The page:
The other day we wrote about the imbecilic paranoid "siege mentality" of nationalism as the sole possible explanation for the urban myth that police are banning England tops from pubs during the World Cup.
Within days the ban on tops doubled up as a ban on flags and, in no time at all, tabloid non-stories multiplied. Apparently, the "Cornish banned England flags", as did PC managers at rubbish collection companies and taxi firms.
Needless to say, the urban myth is snowballing. Outraged Facebook groups have been mushrooming up and the stories, each increasingly embellished, have multiplied on forums and various websites where people are venting anger and frothing at, to quote the Daily Mail, the "clampdown on public patriotism".
Nevermind it's a non-existent clampdown, like flies following a cantering horse's arsehole, those "outraged" Facebook groups members and tabloid commenters insist it's "time2 make a stand" and "take off ur turban too cuz im offended by it2".
But then, courtesy of both Tabloid Watch and Enemies of Reason, I discovered that there's even more to it.
There is now a new and even more pathetic breed of associated stories coming to the fore.
I'm not suggesting that someone, somewhere, may have spotted a milking cow or a golden goose (or an horse's arsehole, to continue with our earlier analogy).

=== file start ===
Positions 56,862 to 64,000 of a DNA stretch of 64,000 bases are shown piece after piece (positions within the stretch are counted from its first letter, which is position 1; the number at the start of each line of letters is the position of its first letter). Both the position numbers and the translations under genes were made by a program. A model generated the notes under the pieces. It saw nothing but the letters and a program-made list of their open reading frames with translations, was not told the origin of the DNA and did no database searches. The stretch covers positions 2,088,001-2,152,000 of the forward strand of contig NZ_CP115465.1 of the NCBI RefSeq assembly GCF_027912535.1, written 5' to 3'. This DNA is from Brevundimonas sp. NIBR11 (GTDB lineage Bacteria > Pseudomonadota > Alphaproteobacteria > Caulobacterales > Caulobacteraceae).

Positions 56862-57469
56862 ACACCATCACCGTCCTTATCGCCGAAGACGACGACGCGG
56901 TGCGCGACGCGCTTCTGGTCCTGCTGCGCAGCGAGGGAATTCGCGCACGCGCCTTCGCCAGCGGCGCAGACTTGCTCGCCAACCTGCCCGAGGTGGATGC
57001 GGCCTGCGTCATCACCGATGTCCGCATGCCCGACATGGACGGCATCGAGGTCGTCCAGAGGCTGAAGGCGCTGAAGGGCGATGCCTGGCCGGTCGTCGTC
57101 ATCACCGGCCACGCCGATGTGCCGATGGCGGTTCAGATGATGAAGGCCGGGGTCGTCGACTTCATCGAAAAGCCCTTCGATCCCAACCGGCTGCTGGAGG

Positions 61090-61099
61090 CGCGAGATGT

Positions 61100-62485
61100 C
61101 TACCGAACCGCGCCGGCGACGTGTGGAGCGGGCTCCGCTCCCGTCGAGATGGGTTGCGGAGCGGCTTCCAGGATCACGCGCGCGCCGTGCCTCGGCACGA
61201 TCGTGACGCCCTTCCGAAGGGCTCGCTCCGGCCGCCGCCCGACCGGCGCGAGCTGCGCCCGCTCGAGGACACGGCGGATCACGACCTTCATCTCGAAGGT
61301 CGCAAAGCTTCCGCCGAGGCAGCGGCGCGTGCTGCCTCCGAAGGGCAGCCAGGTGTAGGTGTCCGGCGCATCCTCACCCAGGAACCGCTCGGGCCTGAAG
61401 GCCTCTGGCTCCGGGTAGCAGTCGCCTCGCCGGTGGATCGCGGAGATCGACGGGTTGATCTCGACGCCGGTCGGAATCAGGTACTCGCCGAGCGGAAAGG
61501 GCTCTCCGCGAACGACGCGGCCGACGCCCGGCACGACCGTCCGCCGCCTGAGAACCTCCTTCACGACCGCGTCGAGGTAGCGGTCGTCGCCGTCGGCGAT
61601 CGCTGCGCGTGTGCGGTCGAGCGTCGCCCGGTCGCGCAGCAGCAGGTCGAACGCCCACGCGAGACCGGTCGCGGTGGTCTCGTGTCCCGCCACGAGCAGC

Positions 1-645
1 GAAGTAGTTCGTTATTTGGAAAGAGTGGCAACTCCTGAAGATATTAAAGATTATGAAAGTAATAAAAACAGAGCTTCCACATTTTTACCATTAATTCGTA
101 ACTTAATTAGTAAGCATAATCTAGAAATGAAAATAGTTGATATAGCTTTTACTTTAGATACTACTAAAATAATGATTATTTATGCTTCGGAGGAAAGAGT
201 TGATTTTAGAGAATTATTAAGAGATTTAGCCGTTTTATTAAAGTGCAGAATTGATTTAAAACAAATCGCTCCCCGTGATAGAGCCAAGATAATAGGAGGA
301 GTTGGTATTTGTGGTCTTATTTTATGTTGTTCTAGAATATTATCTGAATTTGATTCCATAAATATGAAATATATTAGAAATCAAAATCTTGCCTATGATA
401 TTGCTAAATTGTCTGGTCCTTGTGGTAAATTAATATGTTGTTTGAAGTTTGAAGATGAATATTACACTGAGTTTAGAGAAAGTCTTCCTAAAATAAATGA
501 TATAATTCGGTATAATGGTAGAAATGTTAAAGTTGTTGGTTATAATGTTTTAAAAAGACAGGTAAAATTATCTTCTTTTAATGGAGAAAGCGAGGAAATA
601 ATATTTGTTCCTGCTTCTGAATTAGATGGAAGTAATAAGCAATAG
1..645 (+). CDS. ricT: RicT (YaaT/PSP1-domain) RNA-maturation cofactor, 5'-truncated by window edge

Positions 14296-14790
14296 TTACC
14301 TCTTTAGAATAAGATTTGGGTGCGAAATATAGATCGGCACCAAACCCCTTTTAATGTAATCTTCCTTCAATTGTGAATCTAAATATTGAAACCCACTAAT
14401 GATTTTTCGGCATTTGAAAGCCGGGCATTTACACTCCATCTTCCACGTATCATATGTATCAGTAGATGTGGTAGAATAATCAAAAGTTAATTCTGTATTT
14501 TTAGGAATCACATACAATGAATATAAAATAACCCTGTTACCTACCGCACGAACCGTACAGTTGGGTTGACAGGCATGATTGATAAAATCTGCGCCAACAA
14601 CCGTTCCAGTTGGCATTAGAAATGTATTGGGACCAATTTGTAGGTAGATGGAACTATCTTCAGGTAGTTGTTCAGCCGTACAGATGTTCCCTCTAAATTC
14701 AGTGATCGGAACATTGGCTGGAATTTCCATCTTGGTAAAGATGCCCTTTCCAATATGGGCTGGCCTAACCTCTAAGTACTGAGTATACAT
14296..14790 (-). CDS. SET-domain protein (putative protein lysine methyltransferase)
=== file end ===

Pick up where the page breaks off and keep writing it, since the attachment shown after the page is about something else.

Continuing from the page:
I'm just asking a question. If a clever person contacted the Daily Mail, or the Daily Star, or a local paper, with a story like this ("Driver orders toddler off bus for wearing 'offensive' England football shirt") or this ("Policeman told me not to wear England shirt, claims woman"), how much dosh would they offer?
And if this same person then also agreed to pose with their kid for couple of pictures holding a slightly concerned face while proudly wearing the patriotic outfit, would the papers stick an extra pony on top of the initial offer?
Because it's quite baffling that more similar stories are springing up which fit the outraged they-won't-let-us-fly-our-flags tabloid posturing like a turd in a toilet bowl.
But the real drama is that these stories are all turning out to be untrue. The "evil foreign bus driver" one was followed by a full investigation by the bus company. They concluded that "no such incident took place". The bus was packed, apparently, but nobody saw any evil Eastern European driver kicking a kid off the bus for wearing an England top. Needless to say, the Mail didn't publish any of that.
Similarly. Dorset police could not trace the officer mentioned in the "Policeman-told-me-not-to-wear-England-shirt" fable. And it couldn't have been otherwise, as the force stated categorically that such behaviour is not part of their policy.
So here it is. This morning I was going about my own business when a police officer, accompanied by a man from the Council's Diversity Office and also by an Eastern European bus driver (who also turned out to be Muslim), stopped me and ordered me to take off my Alan Shearer shirt.
As I expressed my objections, they all replied that I had no other option other than to follow their orders. And when I noted that walking around with my torso on display was not the best idea, they handed me a made-in-France European Union t-shirt.
If any tabloid is interested in finding out more about it, please contact me at the usual e-mail address. I offer competitive rates.